The Marrakesh Treaty’s Impact on the Accessibility and Reproduction of Published Works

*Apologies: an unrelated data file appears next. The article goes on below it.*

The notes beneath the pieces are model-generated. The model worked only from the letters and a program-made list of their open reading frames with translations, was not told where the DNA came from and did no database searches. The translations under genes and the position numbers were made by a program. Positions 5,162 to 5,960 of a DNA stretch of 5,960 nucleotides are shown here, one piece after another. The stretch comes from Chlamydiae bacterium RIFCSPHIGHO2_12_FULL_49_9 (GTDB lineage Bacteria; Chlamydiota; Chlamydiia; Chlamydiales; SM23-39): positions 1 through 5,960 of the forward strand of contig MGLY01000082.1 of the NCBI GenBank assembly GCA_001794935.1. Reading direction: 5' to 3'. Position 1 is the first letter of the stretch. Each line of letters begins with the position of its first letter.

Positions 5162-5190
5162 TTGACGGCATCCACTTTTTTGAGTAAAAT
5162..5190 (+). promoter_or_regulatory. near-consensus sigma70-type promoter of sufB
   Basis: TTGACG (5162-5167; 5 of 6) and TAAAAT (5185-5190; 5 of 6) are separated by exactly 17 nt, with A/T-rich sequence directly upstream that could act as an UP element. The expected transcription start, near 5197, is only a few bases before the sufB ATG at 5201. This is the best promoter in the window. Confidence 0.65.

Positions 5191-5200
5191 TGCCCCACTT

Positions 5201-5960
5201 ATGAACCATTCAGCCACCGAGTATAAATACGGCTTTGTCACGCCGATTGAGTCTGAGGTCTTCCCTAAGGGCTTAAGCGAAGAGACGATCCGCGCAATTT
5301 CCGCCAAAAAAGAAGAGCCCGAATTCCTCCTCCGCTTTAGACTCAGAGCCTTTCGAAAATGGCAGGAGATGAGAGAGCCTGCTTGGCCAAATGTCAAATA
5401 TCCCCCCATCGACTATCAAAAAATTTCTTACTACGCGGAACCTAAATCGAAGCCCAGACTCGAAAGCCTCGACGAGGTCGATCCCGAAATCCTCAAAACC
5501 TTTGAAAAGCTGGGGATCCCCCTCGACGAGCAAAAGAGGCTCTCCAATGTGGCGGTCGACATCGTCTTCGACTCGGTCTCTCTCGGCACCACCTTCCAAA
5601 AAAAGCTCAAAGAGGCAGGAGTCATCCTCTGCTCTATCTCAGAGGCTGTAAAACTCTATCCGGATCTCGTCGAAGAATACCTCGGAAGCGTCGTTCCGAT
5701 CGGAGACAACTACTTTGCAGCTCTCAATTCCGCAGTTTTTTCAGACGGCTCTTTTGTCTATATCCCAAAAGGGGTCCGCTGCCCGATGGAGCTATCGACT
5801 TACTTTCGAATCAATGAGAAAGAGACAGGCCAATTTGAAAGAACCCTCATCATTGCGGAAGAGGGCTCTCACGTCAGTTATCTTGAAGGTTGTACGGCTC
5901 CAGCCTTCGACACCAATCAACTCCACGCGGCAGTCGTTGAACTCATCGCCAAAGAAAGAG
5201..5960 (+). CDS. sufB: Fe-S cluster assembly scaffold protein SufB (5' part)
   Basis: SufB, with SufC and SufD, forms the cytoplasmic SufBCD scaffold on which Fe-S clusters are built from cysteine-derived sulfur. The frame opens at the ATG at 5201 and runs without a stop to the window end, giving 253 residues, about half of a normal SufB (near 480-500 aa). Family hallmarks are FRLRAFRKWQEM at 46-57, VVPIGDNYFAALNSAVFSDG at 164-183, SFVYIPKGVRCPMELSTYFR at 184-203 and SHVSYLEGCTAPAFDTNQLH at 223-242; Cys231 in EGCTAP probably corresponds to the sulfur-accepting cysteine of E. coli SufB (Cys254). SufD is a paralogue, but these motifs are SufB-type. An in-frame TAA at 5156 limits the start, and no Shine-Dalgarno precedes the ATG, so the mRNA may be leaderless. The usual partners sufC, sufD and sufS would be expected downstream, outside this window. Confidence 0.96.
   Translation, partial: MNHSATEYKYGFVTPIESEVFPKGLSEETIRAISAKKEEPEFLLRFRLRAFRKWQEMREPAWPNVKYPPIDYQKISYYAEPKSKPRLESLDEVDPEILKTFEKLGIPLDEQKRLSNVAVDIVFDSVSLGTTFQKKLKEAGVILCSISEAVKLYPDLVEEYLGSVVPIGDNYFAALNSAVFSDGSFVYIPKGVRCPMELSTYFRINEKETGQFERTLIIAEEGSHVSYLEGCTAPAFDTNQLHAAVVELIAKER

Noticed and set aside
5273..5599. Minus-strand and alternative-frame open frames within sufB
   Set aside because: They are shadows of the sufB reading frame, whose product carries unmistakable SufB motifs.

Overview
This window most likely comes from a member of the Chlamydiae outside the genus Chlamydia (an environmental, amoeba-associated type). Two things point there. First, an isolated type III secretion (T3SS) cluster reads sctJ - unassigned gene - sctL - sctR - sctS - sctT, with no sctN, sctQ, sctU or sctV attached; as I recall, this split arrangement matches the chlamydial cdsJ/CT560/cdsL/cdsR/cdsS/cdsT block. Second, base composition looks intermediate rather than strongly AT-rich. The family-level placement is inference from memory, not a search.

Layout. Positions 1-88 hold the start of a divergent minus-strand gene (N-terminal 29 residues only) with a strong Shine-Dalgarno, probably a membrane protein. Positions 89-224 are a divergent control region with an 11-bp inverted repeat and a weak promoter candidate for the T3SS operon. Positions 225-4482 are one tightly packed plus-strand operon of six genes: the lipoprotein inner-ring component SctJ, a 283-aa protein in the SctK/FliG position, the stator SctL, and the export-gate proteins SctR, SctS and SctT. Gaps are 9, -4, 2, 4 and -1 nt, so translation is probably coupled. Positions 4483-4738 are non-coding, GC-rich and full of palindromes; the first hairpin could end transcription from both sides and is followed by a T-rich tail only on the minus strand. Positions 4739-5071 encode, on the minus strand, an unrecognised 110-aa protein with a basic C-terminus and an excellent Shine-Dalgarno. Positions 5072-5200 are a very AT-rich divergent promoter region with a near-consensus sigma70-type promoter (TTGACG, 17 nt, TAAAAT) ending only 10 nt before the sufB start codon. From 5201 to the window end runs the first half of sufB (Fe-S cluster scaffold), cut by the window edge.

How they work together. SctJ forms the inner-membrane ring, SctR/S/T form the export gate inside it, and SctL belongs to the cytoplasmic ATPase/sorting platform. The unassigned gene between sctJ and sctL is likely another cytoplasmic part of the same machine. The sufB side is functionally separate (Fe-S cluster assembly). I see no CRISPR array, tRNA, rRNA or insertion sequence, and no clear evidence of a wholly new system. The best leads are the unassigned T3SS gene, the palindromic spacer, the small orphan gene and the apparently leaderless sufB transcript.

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Many countries have restrictive copyright laws that prevent the reproduction of published works in accessible formats. In addition, these countries limit any fair use provisions to people with blindness, which excludes a variety of other print disabilities. In 2013, delegates from the World Intellectual Property Organization agreed to the Marrakesh Treaty, which has now been ratified by 79 countries. The Marrakesh Treaty focuses on expanding fair use exceptions in copyright law for reproducing works in accessible formats. Countries that ratify the Marrakesh Treaty agree to expand qualified individuals to include people with different kinds of reading disabilities. Countries that have ratified the treaty can also import or export accessible books. However, the treaty does not pressure countries to create inclusive policies for people with disabilities. Publishers are not affected by the Marrakesh Treaty and are allowed to continue producing their books in inaccessible formats. This paper explores the benefits and pitfalls of the Marrakesh Treaty and how the problem of inaccessible published works might be solved in the future.